Back in 2015, creator of The Walking Dead, Robert Kirkman, joked ahead of the release of its spin-off Fear the Walking Dead that more spin-offs were possible. “I’m sure that, if it does well, we’ll do The Walking Dead: China eventually,” he said. “And then The Walking Dead: SVU.”
Kirkman was more right at the time that he probably knew. The Walking Dead may have experienced some ratings erosion over the last few seasons, but it’s still the highest rated show on cable, and it’s not even close. Meanwhile, while ratings for Fear the Walking Dead may not be what AMC had hoped, it’s still the second highest rated show on the network and one of the highest rated shows on cable. So why not make more The Walking Dead spin-offs?
With Robert Kirkman hightailing it over to Amazon, the reins over The Walking Dead have been left, more or less, to Scott Gimple, promoted from showrunner of The Walking Dead to chief content officer of the entire The Walking Dead universe. He has quickly put that title to use, sending Lennie James from The Walking Dead to Fear the Walking Dead and essentially rebooting the series with several new cast members, new showrunners, and a massive time jump. It’s going to be a “much different show” when it returns in April, and instead of being a “companion” series, as it was originally envisioned, it’s expected to be more like a traditional spin-off, and the two shows may ultimately share storylines and characters.
There’s still a huge world out there beyond Alexandria and Houston, the location of next season’s Fear the Walking Dead, and Scott Gimple plans to take advantage of it with additional spin-off opportunities, as he tells The Hollywood Reporter.
“There are different approaches to how we tell stories and how long we tell them for and the places we can do them. I’m hoping to do a variety of different projects that are probably more in line with what we see on TV but maybe in different rhythms and formats and things like that. We’ll still continue to come out with great digital content but I’m excited about the kind of stuff we can do. But I really am talking about all sides of it and I know we’ll have more to talk about soon on that.”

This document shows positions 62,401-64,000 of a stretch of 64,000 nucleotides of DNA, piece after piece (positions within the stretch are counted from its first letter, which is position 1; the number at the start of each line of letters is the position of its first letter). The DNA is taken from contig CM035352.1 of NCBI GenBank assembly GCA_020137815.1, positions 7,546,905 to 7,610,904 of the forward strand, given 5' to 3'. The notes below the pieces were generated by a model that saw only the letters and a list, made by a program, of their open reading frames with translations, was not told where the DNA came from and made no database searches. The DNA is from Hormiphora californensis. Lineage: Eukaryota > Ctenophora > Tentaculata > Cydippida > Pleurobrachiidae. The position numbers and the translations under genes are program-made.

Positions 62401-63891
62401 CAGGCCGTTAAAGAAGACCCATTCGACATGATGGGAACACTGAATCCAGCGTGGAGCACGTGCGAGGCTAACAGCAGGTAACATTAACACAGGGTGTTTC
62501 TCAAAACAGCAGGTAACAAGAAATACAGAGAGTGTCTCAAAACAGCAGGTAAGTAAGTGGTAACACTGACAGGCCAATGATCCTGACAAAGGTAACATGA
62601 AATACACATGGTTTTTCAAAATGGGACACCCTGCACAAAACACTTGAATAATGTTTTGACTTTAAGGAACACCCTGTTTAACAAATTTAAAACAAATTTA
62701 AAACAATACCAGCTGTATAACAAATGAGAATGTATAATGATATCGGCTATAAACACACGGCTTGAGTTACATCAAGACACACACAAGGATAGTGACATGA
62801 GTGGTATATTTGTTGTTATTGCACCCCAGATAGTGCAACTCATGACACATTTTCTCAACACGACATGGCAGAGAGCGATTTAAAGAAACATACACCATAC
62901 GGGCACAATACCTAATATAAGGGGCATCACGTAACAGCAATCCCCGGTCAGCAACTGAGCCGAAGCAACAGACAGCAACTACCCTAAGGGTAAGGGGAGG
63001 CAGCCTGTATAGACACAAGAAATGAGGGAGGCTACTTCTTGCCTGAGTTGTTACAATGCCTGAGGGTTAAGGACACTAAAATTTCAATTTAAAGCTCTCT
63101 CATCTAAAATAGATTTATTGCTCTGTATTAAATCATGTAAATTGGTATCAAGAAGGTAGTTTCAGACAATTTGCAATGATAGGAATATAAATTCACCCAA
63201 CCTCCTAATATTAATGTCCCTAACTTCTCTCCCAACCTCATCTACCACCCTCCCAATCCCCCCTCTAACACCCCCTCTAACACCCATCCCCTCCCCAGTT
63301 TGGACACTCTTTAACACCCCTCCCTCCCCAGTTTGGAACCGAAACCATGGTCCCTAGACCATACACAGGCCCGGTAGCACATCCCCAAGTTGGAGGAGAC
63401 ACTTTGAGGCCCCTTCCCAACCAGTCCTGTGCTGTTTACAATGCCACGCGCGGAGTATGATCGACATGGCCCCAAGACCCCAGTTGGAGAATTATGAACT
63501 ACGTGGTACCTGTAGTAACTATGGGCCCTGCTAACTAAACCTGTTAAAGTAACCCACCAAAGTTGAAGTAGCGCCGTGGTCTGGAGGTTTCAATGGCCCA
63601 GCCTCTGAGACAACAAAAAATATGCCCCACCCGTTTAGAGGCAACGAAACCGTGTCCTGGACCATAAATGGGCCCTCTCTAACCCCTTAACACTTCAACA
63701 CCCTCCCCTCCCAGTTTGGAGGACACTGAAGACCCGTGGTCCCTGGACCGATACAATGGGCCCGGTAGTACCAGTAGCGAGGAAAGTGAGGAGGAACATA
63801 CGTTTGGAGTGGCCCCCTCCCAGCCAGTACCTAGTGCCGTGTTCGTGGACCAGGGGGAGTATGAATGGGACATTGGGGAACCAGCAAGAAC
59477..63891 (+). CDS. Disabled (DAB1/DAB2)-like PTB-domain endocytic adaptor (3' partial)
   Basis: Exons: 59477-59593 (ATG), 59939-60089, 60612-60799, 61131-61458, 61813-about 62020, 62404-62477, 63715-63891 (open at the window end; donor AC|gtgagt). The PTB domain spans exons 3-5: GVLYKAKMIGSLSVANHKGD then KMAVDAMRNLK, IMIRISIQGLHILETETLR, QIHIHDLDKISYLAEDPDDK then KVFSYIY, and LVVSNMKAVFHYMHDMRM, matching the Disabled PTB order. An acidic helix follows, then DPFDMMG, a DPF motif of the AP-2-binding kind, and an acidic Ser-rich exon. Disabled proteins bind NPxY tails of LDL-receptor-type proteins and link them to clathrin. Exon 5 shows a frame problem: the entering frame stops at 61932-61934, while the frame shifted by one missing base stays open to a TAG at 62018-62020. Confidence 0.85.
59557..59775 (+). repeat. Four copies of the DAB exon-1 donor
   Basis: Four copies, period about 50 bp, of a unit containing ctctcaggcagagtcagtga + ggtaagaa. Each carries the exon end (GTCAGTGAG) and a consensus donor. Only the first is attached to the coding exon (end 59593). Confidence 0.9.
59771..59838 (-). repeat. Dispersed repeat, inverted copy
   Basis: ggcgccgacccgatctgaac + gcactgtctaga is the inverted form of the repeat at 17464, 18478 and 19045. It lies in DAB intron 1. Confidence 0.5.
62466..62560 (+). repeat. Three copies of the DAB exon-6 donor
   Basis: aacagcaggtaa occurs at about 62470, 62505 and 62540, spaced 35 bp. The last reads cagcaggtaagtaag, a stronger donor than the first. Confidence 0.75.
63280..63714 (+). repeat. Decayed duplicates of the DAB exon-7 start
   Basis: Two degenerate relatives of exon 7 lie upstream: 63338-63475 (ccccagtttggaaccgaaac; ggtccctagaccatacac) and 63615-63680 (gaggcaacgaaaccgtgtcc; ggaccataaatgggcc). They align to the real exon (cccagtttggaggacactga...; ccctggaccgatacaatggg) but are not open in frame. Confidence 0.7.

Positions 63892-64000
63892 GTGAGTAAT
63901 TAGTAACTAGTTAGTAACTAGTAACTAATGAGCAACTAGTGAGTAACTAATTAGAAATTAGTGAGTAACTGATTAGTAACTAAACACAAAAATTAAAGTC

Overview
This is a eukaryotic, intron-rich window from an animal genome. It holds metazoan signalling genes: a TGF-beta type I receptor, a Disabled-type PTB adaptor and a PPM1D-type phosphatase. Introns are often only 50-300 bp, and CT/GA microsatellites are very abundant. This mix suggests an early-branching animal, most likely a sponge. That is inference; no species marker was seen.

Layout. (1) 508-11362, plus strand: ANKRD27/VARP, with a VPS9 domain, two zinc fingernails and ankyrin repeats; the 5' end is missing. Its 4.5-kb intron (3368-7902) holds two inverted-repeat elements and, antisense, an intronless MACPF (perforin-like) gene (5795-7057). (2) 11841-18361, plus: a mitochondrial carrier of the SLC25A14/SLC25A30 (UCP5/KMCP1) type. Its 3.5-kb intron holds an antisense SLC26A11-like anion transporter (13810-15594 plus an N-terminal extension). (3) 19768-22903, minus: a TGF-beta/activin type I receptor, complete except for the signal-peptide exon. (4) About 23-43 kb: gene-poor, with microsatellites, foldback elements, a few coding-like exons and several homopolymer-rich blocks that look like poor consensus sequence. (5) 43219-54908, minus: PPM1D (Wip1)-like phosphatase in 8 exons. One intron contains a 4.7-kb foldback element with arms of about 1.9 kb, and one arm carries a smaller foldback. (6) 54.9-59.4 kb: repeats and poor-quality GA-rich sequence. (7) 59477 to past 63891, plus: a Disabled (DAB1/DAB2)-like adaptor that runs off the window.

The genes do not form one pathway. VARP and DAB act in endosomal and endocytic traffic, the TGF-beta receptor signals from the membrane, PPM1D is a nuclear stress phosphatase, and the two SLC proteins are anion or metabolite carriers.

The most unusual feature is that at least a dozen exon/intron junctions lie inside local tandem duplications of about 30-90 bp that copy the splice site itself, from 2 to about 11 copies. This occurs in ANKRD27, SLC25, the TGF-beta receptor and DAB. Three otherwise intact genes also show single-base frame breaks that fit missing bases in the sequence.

Obviously, Gimple has yet to offer much in the way of detail on forthcoming spin-offs, but one strong possibility concerns a storyline that is in progress in Robert Kirkman’s graphic novels right now. In Issue #175, we see the introduction of The Commonwealth, a giant community of around 50,000 citizens in Ohio. It has its own army, and it even has its own sports arena. It is a full-blown city, and it’s also where Michonne’s missing child resides.
The Walking Dead will eventually find itself confronting The Commonwealth and whatever dangers lurk there, but that’s not likely to come until around the 10th or 11th season. That actually gives Scott Gimple a couple of years to introduce a spin-off zeroing in on The Commonwealth. It could be an origins story for the community: How did it get started? What threats did it face? How has it been able to avoid mass zombie infections? How does it protect itself? Who are its leaders? That could be a great one or two-season spin-off that eventually merges with The Walking Dead (and/or Fear the Walking Dead) when the characters from The Walking Dead are organically meant to confront the community in the comics.
In this scenario, we’d actually get to know — and likely sympathize with — the leaders of The Commonwealth, and if and when they clash with the leaders of The Walking Dead, viewers could have their own rooting interests and conflicts. It would be a fascinating new direction for the universe.